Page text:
Reducing the thickness of left lateral segment grafts in neonatal living donor liver transplantation


  • This work was supported in part by grants from the Scientific Research Fund of the Japanese Ministry of Education; by a Research Grant for Immunology, Allergy, and Organ Transplant from the Japanese Ministry of Health, Labor, and Welfare (21591403, 21-04, and 21-042); and by the Foundation for Growth Science (Japan).

Address reprint requests to Mureo Kasahara, M.D., Ph.D., Organ Transplant Center, National Center for Child Health and Development, 2-10-1 Okura, Setagaya-Ku, Tokyo, Japan 157-8535. Telephone: +81-3-3416-0181; FAX: +81-3-3416-2222; E-mail:


Liver transplantation is now an established treatment for children with end-stage liver disease. Left lateral segment (LLS) grafts are most commonly used in split and living donor liver transplantation in children. In very small children, LLS grafts can be too large, and further nonanatomical reduction has recently been introduced to mitigate the problem of large-for-size grafts. However, the implantation of LLS grafts can be a problem in infants and very small children because of the thickness of the grafts, and these techniques do not address problems related to thickness. We herein describe a technique for reducing the thickness of living donor left lateral grafts and successful transplantation in a 2.8-kg infant with acute liver failure. Liver Transpl 19:226–228, 2013. © 2012 AASLD.


left hepatic vein


left lateral segment


left portal vein


middle hepatic vein


segment II portal vein


segment III portal vein


portal vein


right hepatic vein


right portal vein

The lack of size-matched pediatric liver grafts has led to the development of reduced, split, and living donor liver transplantation. These techniques have expanded the potential donor pool and decreased waiting-list mortality for children.[1] Transplantation in children who weigh less than 5 kg remains a problem because the left lateral segment (LLS) from an adult may be too large when the graft-to-recipient weight ratio is greater than 4.0% and thus may result in a large-for-size graft and its associated morbidity.[2] Further reduced LLS grafts that can be transplanted safely without compromise to patient survival have been introduced for these children to mitigate the problem of large-for-size grafts.[3] In very small children (neonates) who have no portal hypertension, hepatomegaly, or ascites, the abdominal cavity may be small, and the anteroposterior thickness of the graft remains a problem.[4, 5] Abdominal closure may require a temporary Silastic mesh, and this is associated with complications. We have developed a modified LLS reduction by which the thickness of the graft is addressed and transplantation is allowed in very small infants. The clinical study protocol was approved by the institutional review committee.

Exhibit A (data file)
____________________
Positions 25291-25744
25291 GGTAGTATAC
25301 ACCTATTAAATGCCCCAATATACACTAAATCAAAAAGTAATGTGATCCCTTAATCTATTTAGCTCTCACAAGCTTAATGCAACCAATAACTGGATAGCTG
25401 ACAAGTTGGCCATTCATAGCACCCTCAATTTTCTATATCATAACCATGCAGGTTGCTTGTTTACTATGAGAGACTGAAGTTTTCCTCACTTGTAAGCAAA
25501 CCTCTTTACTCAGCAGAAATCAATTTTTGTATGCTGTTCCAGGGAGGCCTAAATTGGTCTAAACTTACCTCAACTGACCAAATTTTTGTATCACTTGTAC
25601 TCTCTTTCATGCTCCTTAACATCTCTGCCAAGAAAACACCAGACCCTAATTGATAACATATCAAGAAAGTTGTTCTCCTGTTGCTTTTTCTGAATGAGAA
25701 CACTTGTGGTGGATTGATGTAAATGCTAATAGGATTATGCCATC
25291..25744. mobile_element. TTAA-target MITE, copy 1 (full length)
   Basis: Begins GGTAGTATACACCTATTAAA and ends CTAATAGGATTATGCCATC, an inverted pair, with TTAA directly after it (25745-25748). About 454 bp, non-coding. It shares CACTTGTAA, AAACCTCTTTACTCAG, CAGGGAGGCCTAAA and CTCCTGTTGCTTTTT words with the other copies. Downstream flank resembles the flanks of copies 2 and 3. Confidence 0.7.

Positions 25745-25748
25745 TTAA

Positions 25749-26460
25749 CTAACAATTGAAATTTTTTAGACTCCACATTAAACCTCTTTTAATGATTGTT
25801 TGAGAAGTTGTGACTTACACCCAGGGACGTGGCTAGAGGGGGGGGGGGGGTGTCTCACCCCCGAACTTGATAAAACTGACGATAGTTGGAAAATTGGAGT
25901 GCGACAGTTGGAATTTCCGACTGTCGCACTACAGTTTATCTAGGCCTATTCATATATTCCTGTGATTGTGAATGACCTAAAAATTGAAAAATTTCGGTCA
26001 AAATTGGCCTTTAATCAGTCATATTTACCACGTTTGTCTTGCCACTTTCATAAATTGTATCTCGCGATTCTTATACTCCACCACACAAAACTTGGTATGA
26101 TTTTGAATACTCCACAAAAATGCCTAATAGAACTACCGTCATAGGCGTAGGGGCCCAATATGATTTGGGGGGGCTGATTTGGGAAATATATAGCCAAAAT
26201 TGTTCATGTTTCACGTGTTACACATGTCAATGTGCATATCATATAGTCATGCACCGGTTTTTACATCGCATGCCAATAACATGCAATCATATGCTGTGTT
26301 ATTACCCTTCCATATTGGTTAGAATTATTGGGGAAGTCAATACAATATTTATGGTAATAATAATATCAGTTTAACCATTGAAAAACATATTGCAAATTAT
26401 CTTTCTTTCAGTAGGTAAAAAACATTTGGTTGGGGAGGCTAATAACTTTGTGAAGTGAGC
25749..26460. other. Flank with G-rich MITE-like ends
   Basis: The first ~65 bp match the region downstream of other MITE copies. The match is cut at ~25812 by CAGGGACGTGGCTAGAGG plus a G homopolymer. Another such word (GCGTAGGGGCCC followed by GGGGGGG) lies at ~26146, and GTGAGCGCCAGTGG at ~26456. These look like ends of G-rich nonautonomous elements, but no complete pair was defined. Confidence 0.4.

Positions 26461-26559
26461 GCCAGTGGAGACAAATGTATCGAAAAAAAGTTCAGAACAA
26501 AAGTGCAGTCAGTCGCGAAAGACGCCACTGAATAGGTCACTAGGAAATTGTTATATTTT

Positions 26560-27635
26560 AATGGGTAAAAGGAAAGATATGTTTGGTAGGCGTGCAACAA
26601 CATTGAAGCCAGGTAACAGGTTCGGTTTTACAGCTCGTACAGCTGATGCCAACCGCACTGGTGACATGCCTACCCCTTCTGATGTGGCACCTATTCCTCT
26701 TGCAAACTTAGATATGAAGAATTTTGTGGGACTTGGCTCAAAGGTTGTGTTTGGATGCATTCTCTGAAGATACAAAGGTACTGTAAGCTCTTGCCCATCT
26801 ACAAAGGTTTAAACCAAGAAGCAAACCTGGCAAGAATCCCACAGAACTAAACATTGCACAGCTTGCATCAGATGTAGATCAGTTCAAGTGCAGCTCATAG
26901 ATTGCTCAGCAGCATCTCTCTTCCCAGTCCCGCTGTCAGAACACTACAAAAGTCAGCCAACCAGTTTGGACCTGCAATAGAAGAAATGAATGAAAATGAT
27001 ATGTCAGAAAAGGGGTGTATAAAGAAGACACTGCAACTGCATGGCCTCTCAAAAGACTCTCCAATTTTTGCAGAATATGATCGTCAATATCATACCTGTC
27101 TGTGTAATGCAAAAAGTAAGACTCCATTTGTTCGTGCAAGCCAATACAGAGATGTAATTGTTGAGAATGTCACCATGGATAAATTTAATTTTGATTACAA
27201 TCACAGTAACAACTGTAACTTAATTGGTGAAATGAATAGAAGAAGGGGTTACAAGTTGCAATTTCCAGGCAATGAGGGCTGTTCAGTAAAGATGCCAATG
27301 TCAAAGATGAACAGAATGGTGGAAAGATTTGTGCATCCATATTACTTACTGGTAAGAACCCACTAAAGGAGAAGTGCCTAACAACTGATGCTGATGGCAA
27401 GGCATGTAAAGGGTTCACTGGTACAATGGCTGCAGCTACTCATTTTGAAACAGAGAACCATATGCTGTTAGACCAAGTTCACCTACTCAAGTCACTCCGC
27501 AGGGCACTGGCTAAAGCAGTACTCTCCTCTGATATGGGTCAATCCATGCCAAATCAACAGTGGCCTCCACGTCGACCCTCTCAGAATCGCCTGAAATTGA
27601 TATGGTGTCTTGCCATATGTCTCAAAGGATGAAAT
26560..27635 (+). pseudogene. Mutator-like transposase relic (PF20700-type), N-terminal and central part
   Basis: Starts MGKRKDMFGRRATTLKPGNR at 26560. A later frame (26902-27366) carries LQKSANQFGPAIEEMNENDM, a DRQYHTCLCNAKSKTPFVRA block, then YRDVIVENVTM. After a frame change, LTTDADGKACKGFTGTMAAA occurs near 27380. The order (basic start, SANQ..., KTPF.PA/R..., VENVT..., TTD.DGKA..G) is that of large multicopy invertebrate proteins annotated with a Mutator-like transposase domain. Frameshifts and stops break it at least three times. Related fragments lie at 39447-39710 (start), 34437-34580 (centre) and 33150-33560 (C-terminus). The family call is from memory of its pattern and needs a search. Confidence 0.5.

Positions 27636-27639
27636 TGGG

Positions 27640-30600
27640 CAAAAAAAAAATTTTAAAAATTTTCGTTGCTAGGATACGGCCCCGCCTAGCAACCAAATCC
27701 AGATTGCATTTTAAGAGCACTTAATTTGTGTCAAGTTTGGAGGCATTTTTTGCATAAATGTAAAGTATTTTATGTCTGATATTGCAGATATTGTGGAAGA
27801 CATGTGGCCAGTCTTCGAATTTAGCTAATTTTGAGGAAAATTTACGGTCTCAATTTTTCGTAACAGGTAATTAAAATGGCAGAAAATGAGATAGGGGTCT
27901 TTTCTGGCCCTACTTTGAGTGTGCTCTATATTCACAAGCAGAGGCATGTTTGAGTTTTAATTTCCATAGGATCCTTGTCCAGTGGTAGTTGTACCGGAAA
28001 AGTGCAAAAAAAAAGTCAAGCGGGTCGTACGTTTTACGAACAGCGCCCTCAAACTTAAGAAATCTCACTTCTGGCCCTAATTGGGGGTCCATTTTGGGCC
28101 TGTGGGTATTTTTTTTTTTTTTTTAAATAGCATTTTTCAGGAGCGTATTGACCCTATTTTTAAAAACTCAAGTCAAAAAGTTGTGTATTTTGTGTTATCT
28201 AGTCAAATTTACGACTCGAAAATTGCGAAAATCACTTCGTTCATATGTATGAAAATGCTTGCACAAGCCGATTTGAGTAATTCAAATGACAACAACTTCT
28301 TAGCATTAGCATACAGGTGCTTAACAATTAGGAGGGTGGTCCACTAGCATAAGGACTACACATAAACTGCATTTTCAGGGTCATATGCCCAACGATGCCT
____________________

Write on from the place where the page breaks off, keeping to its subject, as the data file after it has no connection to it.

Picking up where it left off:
A 23-day-old Asian girl weighing 2.8 kg who presented with deteriorated liver function was admitted to our hospital. The laboratory study showed a total bilirubin level of 22.7 mg/dL, a prothrombin time/international normalized ratio of 10.0, an alanine aminotransferase level of 500 U/L, and a serum ammonia level of 217 μmol/L. The investigations for infectious and inherited metabolic pathogenesis were all negative. The patient was diagnosed with neonatal acute liver failure of an unknown etiology. The patient, whose liver function had deteriorated despite medical treatment, underwent living donor liver transplantation at the age of 1 month.

The donor was her 31-year-old father, whose blood type was identical. The estimated weight of the LLS according to preoperative computed tomography volumetry was 374 g. This was an extremely large-for-size graft for the child with a graft-to-recipient weight ratio greater than 13%. Hyper-reduction of the LLS graft to remove most of segment II alone seemed inadequate. There was a major anteroposterior size discrepancy between the recipient's abdominal cavity at its maximum (45.6 mm) and the LLS graft of the donor (64.7 mm) according to the preoperative computed tomography evaluation. Therefore, the decision was made to further reduce the anteroposterior thickness of the graft.